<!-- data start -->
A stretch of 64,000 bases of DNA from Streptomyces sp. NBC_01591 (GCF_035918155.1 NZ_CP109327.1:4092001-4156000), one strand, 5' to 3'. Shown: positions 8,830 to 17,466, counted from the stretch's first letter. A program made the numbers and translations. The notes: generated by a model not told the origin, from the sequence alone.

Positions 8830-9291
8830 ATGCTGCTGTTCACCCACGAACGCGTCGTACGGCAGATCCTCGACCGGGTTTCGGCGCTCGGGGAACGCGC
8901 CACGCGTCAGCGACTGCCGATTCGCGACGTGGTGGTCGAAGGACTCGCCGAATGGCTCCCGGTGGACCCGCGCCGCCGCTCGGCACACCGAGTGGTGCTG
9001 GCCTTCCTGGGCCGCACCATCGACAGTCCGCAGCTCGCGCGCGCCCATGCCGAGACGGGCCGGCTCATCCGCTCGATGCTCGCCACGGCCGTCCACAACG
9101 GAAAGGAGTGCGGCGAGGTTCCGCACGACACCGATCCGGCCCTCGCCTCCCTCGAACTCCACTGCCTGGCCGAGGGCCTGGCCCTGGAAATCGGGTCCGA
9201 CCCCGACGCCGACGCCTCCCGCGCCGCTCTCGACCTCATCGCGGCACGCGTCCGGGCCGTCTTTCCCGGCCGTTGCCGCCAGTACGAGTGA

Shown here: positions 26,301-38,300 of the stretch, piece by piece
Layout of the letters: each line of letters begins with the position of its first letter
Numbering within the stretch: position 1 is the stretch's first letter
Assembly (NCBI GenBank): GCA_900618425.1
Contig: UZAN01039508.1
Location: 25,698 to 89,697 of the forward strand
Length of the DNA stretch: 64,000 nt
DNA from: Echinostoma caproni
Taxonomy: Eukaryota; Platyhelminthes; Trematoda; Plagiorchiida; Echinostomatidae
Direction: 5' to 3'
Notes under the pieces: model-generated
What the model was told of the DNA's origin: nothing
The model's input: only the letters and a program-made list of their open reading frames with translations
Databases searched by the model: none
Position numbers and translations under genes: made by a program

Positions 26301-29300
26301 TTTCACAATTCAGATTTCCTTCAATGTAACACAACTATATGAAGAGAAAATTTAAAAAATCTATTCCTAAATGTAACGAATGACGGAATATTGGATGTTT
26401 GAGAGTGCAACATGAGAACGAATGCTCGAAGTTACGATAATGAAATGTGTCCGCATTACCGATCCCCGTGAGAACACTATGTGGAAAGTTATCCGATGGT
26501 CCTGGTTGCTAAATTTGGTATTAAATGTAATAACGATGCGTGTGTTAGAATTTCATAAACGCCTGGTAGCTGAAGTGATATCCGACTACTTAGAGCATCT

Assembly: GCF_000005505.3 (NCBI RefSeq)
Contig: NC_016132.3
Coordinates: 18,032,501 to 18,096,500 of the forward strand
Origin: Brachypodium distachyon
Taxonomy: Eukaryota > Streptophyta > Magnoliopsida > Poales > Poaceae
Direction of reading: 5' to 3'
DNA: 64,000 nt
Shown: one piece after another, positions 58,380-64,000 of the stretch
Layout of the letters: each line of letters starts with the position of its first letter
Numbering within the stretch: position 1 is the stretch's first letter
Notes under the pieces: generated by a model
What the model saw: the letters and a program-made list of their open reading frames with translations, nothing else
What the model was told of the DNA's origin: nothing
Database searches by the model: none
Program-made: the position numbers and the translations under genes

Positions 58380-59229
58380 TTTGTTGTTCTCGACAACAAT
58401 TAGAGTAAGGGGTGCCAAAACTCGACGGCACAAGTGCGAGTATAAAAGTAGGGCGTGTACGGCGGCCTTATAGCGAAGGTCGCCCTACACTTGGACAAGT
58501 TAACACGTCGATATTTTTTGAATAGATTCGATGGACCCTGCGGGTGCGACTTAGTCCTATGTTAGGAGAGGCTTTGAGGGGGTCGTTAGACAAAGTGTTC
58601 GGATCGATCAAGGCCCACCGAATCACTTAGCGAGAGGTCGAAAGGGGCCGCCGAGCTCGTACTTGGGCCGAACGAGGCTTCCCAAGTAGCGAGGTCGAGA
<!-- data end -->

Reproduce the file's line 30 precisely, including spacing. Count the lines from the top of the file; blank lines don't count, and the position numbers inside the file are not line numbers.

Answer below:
Origin: Brachypodium distachyon